Larry Kotlikoff: You should be eligible for medicare at 65. You’ll need 40 quarters to qualify for a retirement benefit. Make sure you are filing a tax return declaring your “imputed income.” The Social Security office will know if you have enough quarters.

Audrey Bekoff: My husband died before he could collect Social Security. However, he always paid the highest amount due just in case he ever lived long enough to use it. I have worked all my adult life and paid Social Security, but all I get now that I am 85 and still working is about $1,150 a month. People who never worked get more than I do. I called to complain but the answer is not satisfactory. I can’t control inflation and his payments were equivalent to high prices at those times, any suggestions?

Larry Kotlikoff: The amount you are getting seems low. But it’s probably low because your husband took his retirement benefit early and then you probably took your survivor benefit early. You got hit by two reductions.

Here’s the general story:

If you take your retirement benefit early (before full retirement age), it will be reduced and if you die, your spouse’s survivor benefit will equal the benefit you were receiving, so it too will be permanently reduced. Furthermore, if you widow/widower takes his/her survivor benefit early, this reduced survivor benefit will be reduced yet again due to the fact that the surviving spouse took her/his survivor benefit early. So this is a double whammy. If you don’t take retirement benefits early and die before full retirement age, your surviving spouse’s survivor benefit will equal your full retirement benefit. If you don’t take retirement benefits until after full retirement, your surviving spouse’s survivor benefit will equal the benefit you were receiving or would have received had you applied right before you died, namely your full retirement benefit augmented by the Delayed Retirement Credit.

Robert Kraus: I am a self-employed paralegal who retired at 62 because of declining work. Nonetheless, I made more than the allowable limit and therefore had my benefits reduced or I paid back benefits for several years until I reached full retirement age (66). In “See How Work Affects Your Benefits” (SSA Publication No. 10069), it says if benefits were withheld because I continue to work, “we will pay you a higher monthly benefit amount when you reach full retirement age.” I was told in notices from Social Security that such benefit reductions are not truly lost and my benefit would be increased at full retirement age to account for benefits withheld due to earlier earnings. When I turned 66 last March, I called Social Security several times and no one there seemed to have a clue what I was talking about. Recently, when my last year’s earnings were calculated to increase my benefit by a few dollars, I asked for reconsideration based upon a request for an increase which included recalculation for those prior benefit reductions. Am I wrong? And when should this benefit increase take effect?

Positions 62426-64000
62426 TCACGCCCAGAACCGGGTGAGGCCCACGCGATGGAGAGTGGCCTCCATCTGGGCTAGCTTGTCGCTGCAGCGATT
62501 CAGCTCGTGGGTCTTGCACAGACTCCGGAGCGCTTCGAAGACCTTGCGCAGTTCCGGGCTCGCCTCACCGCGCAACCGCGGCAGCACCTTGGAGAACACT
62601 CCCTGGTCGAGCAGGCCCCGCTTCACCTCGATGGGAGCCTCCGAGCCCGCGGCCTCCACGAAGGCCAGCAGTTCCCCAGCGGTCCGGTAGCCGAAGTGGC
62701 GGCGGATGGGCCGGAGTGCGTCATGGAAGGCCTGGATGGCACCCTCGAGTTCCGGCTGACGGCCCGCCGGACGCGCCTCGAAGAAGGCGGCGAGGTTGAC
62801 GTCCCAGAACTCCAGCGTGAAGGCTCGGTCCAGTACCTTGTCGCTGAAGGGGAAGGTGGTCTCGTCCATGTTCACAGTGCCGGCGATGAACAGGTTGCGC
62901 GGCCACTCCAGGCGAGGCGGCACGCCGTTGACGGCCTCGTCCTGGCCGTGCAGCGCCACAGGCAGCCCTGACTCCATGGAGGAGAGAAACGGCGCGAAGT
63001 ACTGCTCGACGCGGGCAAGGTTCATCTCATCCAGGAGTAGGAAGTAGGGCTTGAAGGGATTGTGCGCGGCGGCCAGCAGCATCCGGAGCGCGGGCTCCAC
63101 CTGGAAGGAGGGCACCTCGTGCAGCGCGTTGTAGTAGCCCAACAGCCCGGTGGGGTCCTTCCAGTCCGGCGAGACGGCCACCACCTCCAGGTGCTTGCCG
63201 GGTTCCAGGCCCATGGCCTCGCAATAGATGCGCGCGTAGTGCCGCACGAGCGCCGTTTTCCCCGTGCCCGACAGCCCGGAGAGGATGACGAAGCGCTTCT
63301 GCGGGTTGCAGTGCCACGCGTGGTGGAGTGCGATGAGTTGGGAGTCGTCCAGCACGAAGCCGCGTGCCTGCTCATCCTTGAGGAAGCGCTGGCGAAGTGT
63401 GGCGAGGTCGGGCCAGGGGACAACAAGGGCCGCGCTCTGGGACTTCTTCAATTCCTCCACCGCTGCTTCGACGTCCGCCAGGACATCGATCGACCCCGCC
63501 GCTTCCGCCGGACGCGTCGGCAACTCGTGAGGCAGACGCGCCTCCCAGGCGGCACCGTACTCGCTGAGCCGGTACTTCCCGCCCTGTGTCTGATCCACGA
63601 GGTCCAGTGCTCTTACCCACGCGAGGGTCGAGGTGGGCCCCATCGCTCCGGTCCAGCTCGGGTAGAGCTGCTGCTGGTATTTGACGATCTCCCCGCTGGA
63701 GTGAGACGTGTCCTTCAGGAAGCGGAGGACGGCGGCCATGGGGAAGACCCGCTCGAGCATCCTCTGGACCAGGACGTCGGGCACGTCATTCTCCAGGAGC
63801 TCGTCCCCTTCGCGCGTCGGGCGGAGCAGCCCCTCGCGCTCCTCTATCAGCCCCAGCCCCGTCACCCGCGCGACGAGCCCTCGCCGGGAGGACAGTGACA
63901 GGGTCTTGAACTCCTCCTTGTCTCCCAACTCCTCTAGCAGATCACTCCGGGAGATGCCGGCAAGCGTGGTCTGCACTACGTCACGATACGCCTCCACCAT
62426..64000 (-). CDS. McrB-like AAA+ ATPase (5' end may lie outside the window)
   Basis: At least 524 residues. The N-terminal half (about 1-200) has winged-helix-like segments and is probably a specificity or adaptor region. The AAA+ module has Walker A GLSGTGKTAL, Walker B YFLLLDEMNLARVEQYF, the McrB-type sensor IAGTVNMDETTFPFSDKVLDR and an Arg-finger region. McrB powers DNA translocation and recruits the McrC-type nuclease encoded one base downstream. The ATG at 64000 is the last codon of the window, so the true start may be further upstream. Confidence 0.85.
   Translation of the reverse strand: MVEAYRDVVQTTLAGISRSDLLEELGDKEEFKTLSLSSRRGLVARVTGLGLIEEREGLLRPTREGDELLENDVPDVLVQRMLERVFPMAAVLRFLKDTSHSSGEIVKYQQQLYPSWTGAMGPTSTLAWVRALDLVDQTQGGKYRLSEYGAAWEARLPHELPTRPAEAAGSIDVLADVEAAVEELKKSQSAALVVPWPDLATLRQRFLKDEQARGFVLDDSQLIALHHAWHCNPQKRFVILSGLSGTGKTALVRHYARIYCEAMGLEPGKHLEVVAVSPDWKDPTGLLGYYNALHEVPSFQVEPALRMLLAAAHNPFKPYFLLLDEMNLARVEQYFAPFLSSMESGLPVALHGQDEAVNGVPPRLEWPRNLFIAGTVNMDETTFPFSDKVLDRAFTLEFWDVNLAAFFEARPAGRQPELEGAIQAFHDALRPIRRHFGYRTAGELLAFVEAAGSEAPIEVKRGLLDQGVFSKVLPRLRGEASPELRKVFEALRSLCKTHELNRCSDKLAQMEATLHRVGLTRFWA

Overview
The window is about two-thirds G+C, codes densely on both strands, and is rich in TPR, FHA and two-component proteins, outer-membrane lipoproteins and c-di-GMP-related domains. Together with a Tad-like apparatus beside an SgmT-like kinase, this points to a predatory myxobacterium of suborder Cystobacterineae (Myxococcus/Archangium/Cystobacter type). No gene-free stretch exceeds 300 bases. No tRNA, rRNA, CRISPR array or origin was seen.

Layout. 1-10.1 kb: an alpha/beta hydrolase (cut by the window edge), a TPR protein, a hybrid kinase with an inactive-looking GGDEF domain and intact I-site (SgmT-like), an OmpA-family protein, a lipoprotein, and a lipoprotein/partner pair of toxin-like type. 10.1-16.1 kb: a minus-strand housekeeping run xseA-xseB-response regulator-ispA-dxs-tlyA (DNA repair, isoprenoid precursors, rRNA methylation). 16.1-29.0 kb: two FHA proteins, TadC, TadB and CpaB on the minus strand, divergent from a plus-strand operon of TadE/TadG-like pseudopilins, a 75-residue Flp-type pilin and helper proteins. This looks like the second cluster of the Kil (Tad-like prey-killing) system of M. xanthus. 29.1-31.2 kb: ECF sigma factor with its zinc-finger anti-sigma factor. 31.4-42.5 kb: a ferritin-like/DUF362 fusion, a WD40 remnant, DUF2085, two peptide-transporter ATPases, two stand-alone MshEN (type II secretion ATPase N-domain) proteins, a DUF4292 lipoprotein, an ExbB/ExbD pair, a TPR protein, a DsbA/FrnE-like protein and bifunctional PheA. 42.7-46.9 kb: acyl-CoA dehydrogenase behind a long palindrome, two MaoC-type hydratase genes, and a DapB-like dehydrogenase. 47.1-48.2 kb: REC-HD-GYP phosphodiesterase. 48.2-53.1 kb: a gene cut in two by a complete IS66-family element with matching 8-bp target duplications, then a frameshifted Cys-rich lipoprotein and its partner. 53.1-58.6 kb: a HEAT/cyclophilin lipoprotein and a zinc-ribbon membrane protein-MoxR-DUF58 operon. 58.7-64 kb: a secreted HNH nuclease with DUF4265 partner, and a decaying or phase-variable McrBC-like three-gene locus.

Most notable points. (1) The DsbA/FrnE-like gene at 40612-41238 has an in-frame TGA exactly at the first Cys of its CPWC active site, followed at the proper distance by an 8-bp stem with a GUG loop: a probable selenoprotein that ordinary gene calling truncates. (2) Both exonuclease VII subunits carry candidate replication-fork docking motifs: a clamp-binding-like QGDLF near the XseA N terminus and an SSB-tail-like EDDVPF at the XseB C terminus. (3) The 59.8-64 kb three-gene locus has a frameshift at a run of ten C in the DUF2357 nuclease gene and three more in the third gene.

Larry Kotlikoff: You aren’t wrong. This is called the Adjustment of the Reduction Factor. I don’t know how long it takes for them to make the adjustment. It could take until January 1st. I bet that’s the case. But go in and ask them to check on this provision and tell you when it will be applied in your case.